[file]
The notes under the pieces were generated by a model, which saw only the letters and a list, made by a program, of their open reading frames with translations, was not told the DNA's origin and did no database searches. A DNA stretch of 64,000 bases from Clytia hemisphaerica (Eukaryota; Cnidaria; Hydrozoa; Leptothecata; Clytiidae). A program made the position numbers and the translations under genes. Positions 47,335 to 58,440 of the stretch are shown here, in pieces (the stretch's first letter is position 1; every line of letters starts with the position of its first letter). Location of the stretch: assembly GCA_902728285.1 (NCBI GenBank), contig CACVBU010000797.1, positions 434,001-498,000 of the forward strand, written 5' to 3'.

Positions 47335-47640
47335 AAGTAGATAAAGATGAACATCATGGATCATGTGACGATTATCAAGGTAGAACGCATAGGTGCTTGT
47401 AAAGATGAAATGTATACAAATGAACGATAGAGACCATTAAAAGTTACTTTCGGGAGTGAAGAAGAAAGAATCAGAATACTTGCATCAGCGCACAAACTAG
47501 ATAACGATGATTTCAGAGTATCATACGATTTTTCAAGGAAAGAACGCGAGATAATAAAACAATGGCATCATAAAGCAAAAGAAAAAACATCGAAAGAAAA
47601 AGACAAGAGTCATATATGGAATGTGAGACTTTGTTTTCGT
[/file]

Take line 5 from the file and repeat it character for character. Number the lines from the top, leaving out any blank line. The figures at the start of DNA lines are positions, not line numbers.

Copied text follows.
47501 ATAACGATGATTTCAGAGTATCATACGATTTTTCAAGGAAAGAACGCGAGATAATAAAACAATGGCATCATAAAGCAAAAGAAAAAACATCGAAAGAAAA